Coricancha

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Coricancha
Coricancha, Cusco, Perú, 2015-07-31, DD 68.JPG
Coricancha with Convent of Santo Domingo above
Coricancha is located in Peru
Coricancha
Shown within Peru
Location  Peru
Cusco
Region Andes
Coordinates 13°31′12″S 71°58′32″W / 13.52000°S 71.97556°W / -13.52000; -71.97556Coordinates: 13°31′12″S 71°58′32″W / 13.52000°S 71.97556°W / -13.52000; -71.97556
Type Sanctuary
History
Periods Late Horizon
Cultures Inca
Depiction of Pachacuti worshipping Inti at Coricancha

Coricancha,[1][2][3][4][5] Koricancha,[6][7][8][9] Qoricancha[10] or Qorikancha[11][12] (from Quechua quri gold; kancha enclosure)[13] was the most important temple in the Inca Empire.

History[edit]

Originally named Intikancha or Intiwasi,[11] it was dedicated to Inti, and is located at the old Inca capital of Cusco. Mostly destroyed after the 16th century war with the Spanish conquistadors much of its stonework forms the foundation of the Santo Domingo church and convent.

Pachacuti Inca Yupanqui rebuilt Cusco and the House of the Sun, enriching it with more oracles and edifices, and adding plates of fine gold. He provided vases of gold and silver for the Mama-cunas, nuns, to use in the veneration services. Finally, he took the bodies of the seven deceased Incas, and enriched them with masks, head-dresses, medals, bracelets, sceptres of gold, placing them on a golden bench.[14]:68–69,75

The walls were once covered in sheets of gold,[15]:218–219 and its adjacent courtyard was filled with golden statues. Spanish reports tell of its opulence that was "fabulous beyond belief". When the Spanish required the Inca to raise a ransom in gold for the life of the leader Atahualpa, most of the gold was collected from Coricancha.[16]

The Spanish colonists built the Church of Santo Domingo on the site, demolishing the temple and using its foundations for the cathedral. Construction took most of a century, this is one of numerous sites where the Spanish incorporated Inca stonework into the structure of a colonial building. Major earthquakes severely damaged the church, but the Inca stone walls, built out of huge, tightly-interlocking blocks of stone, still stand due to their sophisticated stone masonry. Nearby is an underground archaeological museum, which contains numerous interesting pieces, including mummies, textiles, and sacred idols from the site. The site now also includes the Church and Convent of Santo Domingo.[11]

Images[edit]

See also[edit]

References[edit]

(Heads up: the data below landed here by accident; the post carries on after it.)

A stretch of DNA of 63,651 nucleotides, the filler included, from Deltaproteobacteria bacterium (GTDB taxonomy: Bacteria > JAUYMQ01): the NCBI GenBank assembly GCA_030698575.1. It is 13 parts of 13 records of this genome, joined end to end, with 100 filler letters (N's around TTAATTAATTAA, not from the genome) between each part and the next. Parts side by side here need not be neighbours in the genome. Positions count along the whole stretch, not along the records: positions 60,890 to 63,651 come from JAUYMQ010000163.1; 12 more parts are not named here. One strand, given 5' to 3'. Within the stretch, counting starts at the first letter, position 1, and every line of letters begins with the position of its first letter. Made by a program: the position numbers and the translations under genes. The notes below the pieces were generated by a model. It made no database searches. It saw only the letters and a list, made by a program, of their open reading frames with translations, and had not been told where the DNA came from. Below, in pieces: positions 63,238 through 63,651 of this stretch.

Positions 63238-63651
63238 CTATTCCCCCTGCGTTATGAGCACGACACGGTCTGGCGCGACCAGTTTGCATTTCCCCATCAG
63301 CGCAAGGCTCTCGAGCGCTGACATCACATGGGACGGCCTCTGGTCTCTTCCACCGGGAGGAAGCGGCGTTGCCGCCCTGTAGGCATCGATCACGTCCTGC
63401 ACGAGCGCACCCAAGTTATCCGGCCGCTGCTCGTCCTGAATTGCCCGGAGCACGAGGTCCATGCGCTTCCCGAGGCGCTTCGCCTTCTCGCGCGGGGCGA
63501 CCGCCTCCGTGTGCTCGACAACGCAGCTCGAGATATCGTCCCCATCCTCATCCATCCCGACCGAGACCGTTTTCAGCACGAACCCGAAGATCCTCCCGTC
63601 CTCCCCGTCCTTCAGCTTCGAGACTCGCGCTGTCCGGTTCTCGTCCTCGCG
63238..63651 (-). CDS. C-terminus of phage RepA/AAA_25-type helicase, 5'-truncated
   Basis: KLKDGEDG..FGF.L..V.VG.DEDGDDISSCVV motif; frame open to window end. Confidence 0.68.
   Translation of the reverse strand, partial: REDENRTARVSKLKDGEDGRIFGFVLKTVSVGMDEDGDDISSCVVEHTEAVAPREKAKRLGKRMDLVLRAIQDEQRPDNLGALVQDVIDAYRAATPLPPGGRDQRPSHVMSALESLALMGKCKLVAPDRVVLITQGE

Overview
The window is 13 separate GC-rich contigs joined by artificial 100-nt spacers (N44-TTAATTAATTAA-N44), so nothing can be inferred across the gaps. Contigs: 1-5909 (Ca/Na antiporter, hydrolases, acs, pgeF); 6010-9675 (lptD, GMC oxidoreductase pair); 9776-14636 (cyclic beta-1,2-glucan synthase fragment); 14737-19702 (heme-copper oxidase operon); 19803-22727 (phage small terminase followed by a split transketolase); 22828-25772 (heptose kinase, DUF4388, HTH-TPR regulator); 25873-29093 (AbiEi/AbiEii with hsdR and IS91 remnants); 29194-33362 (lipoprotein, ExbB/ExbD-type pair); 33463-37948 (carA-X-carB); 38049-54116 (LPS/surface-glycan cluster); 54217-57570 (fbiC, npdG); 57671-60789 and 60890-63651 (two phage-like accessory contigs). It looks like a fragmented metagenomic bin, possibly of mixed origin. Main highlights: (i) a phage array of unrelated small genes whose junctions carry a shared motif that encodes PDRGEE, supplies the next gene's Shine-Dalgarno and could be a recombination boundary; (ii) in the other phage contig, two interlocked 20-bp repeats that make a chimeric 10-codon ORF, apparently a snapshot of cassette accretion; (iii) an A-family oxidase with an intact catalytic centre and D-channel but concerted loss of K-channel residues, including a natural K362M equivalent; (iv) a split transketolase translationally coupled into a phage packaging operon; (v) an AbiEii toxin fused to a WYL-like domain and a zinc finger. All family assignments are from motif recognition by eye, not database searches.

1. ^ Ring, Trudy; Watson, Noelle; Schellinger, Paul (2013). The Americas: International Dictionary of Historic Places. Routledge. p. 183. ISBN 9781134259304. 
  2. ^ Krupp, E. C. (2012). Echoes of the Ancient Skies: The Astronomy of Lost Civilizations. Courier Corporation. pp. 271–272. ISBN 9780486137643. 
  3. ^ Hyland, Sabine (2011). Gods of the Andes: An Early Jesuit Account of Inca Religion and Andean Christianity. Penn State Press. p. 8. ISBN 0271048808. 
  4. ^ Bauer, Brian S. (1998). The Sacred Landscape of the Inca: The Cusco Ceque System. University of Texas Press. ISBN 9780292792043. 
  5. ^ Bauer, Brian S. (2004). Ancient Cuzco: Heartland of the Inca. University of Texas Press. pp. 139–158. ISBN 9780292792029. 
  6. ^ "Machu Picchu, la Eternidad de la Piedra". Edición Extraordinaria (in Spanish). Universidad Alas Peruanas. 6 (9): 79–87. 2011. 
  7. ^ DK (2016). DK Eyewitness Travel Guide: Peru. Penguin. p. 163. ISBN 9781465458919. 
  8. ^ Inc, Encyclopaedia Britannica (2010). Native Peoples of the Americas. Encyclopaedia Britannica, Inc. p. 74. ISBN 9781615353651. 
  9. ^ Compendio histórico del Perú (in Spanish). Editorial Milla Batres. 1993. pp. 586,593. 
  10. ^ "GRUPO ARQUEOLÓGICO DE QORICANCHA". Retrieved 2017-05-29. 
  11. ^ a b c Qorikancha, A Homage to the Mystical, Magical, most Famous and Oldest City of the American Continent
  12. ^ Cristóbal Estombelo Taco, Inka taytanchiskunaq kawsay nintayacharispa, Instituto Superior Pùblico La Salle - PROYECTO CRAM II, Urubamba, Cusco 2002 (in Quechua)
  13. ^ Teofilo Laime Ajacopa, Diccionario Bilingüe Iskay simipi yuyayk'ancha, La Paz, 2007 (Quechua-Spanish dictionary)
  14. ^ de Gamboa, P.S., 2015, History of the Incas, Lexington, ISBN 9781463688653
  15. ^ Prescott, W.H., 2011, The History of the Conquest of Peru, Digireads.com Publishing, ISBN 9781420941142
  16. ^ Cieza de León, Pedro (1998) [ca. 1553]. The Discovery and Conquest of Peru. Chronicles of the New World Encounter. Translated and edited by Alexandra Parma Cook and Noble David Cook. Duke University Press. ISBN 0-8223-2146-7. 

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